Louise Emerson Ronnebeck entered 16 competitions for mural commissions including the Department of Justice Building, Washington, DC (1936, 1941); Fort Scott, Kansas (1937); Phoenix, Arizona (1937); Worland, Wyoming Post Office (1938); El Paso Texas (1938); Dallas, Texas (1940), Grand Junction Post Office and Littleton, Colorado Post Office (1940), St. Louis (1939, 1942); Social Security Building, Washington, D.C, (1940 and 1942), Amarillo, Texas (1941), South Denver Post Office (1942); and Los Angeles Terminal Annex Post Office (1944).

She won two commissions for post office murals, both funded by the Treasury Department Section of Painting and Sculpture. The first, in 1938, The Fertile Land Remembers, oil on canvas, for the Worland, Wyoming Post Office. The second, in 1940, Harvest, oil on canvas, for the Grand Junction Post Office, in Colorado.

The Harvest mural had a life of mystery. By 1973, the mural was dirty and dull. It was shipped to Washington DC for restoration and subsequently forgotten. Until 1991, its whereabouts were unknown. The building manager of the Aspinall Federal Building in Grand Junction had come across frequent references to the mural, but could not locate it. Through perseverance and dogged detective work, he finally located it in New York, had it restored and returned it to Grand Junction. In January 1992, Ronnebeck’s son and daughter, who had originally posed for the mural over 50 years earlier, unveiled it in a ceremony in the Grand Junction Aspinall Federal Building, where it remains today.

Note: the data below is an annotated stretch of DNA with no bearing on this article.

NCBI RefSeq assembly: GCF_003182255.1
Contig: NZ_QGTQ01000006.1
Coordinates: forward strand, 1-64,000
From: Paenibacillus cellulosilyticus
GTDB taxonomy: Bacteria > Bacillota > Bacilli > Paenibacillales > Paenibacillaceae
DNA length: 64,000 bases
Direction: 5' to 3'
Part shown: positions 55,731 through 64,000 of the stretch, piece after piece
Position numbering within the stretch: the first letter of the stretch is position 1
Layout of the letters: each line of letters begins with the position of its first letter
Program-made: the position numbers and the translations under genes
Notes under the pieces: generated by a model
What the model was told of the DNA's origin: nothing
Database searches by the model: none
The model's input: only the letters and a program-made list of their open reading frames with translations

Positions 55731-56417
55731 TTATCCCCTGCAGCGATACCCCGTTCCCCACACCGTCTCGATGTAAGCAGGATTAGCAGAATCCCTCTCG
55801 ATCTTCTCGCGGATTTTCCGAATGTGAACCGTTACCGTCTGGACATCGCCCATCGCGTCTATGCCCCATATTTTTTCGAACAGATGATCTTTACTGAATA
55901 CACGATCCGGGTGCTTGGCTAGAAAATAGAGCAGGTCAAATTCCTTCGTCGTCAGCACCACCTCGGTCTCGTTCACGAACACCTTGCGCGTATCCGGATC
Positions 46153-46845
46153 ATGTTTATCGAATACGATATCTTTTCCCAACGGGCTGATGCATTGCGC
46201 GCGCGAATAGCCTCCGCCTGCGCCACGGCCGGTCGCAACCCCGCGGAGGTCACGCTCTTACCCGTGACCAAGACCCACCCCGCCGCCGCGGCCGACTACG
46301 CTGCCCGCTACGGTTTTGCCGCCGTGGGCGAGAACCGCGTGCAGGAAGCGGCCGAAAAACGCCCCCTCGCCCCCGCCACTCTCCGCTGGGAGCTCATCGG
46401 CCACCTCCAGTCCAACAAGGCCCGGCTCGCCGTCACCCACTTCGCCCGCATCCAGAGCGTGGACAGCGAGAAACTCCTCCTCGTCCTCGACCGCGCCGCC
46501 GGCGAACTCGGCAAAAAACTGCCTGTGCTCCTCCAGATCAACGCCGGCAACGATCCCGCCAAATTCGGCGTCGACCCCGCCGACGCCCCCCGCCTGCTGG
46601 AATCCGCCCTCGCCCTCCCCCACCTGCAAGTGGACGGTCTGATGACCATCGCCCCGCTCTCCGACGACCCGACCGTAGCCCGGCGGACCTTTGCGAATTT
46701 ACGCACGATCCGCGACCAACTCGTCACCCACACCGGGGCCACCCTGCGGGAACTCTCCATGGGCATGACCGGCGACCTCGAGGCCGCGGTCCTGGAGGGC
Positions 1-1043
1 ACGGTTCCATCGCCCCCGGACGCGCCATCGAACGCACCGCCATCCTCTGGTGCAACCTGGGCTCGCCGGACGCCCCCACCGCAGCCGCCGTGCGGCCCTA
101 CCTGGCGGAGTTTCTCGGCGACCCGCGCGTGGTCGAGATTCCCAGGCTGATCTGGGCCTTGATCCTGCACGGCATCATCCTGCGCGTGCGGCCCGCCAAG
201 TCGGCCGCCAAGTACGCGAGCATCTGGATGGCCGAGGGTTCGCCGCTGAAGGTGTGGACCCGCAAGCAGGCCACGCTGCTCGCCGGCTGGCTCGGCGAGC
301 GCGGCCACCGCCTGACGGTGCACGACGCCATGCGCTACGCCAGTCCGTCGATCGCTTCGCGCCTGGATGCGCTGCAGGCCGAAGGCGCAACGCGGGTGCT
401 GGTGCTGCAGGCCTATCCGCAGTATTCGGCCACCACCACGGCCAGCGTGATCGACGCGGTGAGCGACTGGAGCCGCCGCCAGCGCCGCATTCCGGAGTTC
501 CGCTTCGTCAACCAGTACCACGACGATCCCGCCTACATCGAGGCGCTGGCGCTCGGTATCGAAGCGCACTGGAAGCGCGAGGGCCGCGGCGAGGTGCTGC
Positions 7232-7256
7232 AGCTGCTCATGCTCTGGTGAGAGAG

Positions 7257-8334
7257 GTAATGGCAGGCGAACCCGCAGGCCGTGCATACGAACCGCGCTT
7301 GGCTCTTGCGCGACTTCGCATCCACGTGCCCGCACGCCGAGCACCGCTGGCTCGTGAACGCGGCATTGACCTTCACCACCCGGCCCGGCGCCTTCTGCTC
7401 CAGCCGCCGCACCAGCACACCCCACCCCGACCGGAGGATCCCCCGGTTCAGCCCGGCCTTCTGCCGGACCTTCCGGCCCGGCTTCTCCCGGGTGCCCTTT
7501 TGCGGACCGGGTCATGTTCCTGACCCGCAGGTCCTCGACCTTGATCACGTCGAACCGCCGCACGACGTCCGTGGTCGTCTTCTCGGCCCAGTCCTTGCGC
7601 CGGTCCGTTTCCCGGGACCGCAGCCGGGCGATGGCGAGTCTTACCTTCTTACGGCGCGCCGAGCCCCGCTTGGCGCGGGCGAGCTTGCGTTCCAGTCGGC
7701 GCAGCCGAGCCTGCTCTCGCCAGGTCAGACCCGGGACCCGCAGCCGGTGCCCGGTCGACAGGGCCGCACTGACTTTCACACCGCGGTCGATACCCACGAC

Regarding the Wyoming mural, The Fertile Land Remembers, there was some apprehension over the choice of a Colorado artist to execute the mural. Edward Rowan, head of the Section for Fine Arts wrote in a memo to the Director of Procurement in 1938, “The artists of Wyoming had an equal chance with those in Colorado to compete in the regional competition. The artists of Wyoming according to all records are very poor”.

For more information about Louise Emerson Ronnebeck’s WPA work, see “Louise Emerson Ronnebeck: A New Deal Artist of the American West” by Dr. Betsy Fahlman in the Woman’s Art Journal, Fall 2001/Winter 2002, Volume 22, Number 2.